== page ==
Renin activates the renin-angiotensin system by cleaving angiotensinogen, produced by the liver, to yield angiotensin I, which is further converted into angiotensin II by ACE, the angiotensin-converting enzyme primarily within the capillaries of the lungs. Angiotensin II then constricts blood vessels, increases the secretion of ADH and aldosterone, and stimulates the hypothalamus to activate the thirst reflex, each leading to an increase in blood pressure.
Renin is secreted from kidney cells, which are activated via signaling from the macula densa, which responds to the rate of fluid flow through the distal tubule, by decreases in renal perfusion pressure (through stretch receptors in the vascular wall), and by sympathetic nervous stimulation, mainly through beta-1 receptor activation. A drop in the rate of flow past the macula densa implies a drop in renal filtration pressure. Renin's primary function is therefore to eventually cause an increase in blood pressure, leading to restoration of perfusion pressure in the kidneys.
Renin can bind to ATP6AP2, which results in a fourfold increase in the conversion of angiotensinogen to angiotensin I over that shown by soluble renin. In addition, renin binding results in phosphorylation of serine and tyrosine residues of ATP6AP2.
|Non-Invasive Blood Pressure||Abnormal|
|Glucose tolerance test||Normal|
|Auditory brainstem response||Normal|
|All tests and analysis from|
Model organisms have been used in the study of REN function. A knockout mouse line, called Ren1Ren-1c Enhancer KO was generated. Male and female animals underwent a standardized phenotypic screen to determine the effects of deletion. Twenty four tests were carried out on mutant mice and two significant abnormalities were observed. Homozygous mutant animals had a decreased heart rate and an increased susceptibility to bacterial infection. A more detailed analysis of this line indicated plasma creatinine was also increased and males had lower mean arterial pressure than controls.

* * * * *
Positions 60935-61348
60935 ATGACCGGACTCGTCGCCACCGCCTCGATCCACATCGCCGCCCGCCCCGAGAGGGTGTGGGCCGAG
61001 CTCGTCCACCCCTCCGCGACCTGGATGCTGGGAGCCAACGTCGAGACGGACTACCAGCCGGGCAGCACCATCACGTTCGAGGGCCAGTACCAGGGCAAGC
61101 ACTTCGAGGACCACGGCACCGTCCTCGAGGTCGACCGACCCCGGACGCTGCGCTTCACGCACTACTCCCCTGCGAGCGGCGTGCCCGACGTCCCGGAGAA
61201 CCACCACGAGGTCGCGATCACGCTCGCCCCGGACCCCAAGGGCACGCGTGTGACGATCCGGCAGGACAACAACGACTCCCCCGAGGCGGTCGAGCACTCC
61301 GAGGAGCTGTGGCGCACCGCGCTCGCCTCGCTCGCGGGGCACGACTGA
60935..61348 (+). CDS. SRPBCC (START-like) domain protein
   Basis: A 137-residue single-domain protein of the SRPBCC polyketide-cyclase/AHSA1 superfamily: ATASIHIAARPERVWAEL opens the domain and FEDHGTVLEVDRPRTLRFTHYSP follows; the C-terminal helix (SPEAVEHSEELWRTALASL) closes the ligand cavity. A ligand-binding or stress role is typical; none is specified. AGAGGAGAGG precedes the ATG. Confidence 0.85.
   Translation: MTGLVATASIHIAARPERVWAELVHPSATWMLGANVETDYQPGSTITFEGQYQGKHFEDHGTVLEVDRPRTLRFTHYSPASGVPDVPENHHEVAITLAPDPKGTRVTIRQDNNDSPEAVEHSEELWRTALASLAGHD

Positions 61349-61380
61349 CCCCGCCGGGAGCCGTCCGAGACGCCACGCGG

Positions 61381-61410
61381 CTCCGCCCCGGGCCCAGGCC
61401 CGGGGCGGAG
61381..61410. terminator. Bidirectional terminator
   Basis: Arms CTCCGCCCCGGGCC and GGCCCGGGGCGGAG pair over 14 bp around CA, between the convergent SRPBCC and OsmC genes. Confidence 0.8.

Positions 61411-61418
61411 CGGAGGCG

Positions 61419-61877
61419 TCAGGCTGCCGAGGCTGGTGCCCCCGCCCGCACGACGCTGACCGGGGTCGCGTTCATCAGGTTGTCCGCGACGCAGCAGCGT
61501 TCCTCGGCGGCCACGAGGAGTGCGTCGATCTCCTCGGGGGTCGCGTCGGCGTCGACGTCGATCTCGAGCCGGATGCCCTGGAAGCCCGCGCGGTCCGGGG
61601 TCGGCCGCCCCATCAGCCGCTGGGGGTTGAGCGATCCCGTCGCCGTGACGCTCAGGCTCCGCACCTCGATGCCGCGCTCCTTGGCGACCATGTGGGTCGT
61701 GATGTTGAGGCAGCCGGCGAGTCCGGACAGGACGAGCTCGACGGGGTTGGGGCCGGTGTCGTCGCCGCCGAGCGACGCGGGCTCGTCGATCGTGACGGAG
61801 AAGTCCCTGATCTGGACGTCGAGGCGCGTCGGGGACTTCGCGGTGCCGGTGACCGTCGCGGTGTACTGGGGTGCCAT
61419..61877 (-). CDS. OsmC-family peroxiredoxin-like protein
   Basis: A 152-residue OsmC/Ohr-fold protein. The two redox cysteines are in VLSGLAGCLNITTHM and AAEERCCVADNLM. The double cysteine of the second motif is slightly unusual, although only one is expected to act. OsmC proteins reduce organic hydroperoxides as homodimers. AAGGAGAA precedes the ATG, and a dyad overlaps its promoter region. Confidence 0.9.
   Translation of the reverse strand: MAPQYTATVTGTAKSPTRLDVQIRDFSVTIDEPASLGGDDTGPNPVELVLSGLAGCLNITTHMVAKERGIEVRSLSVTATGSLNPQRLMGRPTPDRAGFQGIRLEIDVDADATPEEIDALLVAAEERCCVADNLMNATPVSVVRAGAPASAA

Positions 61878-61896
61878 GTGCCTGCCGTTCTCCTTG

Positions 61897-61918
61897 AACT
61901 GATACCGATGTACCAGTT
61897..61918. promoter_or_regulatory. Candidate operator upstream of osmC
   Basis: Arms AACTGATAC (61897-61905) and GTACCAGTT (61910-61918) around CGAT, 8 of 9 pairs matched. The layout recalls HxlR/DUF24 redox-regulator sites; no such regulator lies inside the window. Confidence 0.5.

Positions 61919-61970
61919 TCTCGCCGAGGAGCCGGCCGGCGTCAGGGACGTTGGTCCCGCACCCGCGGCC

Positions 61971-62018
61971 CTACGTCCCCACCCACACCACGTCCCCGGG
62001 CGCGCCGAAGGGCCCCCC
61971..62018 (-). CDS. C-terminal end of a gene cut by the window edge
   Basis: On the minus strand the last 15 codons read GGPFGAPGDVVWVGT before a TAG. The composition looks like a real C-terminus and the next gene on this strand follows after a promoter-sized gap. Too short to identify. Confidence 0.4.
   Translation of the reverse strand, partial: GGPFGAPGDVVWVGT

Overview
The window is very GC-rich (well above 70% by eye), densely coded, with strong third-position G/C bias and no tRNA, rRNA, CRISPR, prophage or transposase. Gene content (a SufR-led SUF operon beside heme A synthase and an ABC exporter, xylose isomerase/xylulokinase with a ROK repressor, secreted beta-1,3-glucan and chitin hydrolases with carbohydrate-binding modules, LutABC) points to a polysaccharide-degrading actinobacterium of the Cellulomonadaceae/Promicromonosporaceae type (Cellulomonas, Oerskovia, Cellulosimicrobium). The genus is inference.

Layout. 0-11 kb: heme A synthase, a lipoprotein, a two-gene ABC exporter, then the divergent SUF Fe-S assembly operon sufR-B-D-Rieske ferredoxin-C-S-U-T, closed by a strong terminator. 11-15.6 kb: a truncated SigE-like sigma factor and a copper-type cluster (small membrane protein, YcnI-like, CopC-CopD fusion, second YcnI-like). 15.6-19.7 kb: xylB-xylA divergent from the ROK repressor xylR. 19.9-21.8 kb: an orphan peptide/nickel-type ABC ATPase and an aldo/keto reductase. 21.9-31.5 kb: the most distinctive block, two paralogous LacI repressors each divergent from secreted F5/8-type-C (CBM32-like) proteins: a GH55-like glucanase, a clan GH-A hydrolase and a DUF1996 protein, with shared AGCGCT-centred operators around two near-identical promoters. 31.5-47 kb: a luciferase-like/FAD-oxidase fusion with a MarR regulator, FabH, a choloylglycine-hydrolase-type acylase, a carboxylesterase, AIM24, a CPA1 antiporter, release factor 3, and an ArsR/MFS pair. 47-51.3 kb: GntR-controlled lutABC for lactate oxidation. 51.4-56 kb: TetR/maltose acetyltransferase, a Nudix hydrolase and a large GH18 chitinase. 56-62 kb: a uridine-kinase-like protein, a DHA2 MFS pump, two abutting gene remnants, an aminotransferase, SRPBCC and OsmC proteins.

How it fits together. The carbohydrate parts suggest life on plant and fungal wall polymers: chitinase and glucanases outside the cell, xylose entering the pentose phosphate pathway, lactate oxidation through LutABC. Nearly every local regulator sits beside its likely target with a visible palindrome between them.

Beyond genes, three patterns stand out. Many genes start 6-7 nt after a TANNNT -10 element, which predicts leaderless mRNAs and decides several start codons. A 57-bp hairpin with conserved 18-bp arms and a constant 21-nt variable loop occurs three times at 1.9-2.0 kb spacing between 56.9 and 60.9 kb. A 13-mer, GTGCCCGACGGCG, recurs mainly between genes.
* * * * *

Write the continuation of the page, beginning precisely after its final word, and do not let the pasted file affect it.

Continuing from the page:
An over-active renin-angiotension system leads to vasoconstriction and retention of sodium and water. These effects lead to hypertension. Therefore, renin inhibitors can be used for the treatment of hypertension. This is measured by the plasma renin activity (PRA).
In current medical practice, the renin-angiotensin-aldosterone-System's overactivity (and resultant hypertension) is more commonly reduced using either ACE inhibitors (such as ramipril and perindopril) or angiotensin II receptor blockers (ARBs, such as losartan, irbesartan or candesartan) rather than a direct oral renin inhibitor. ACE inhibitors or ARBs are also part of the standard treatment after a heart attack.
The differential diagnosis of kidney cancer in a young patient with hypertension includes juxtaglomerular cell tumor (reninoma), Wilms' tumor, and renal cell carcinoma, all of which may produce renin.
Renin is usually measured as the plasma renin activity (PRA). PRA is measured specially in case of certain diseases that present with hypertension or hypotension. PRA is also raised in certain tumors. A PRA measurement may be compared to a plasma aldosterone concentration (PAC) as a PAC/PRA ratio.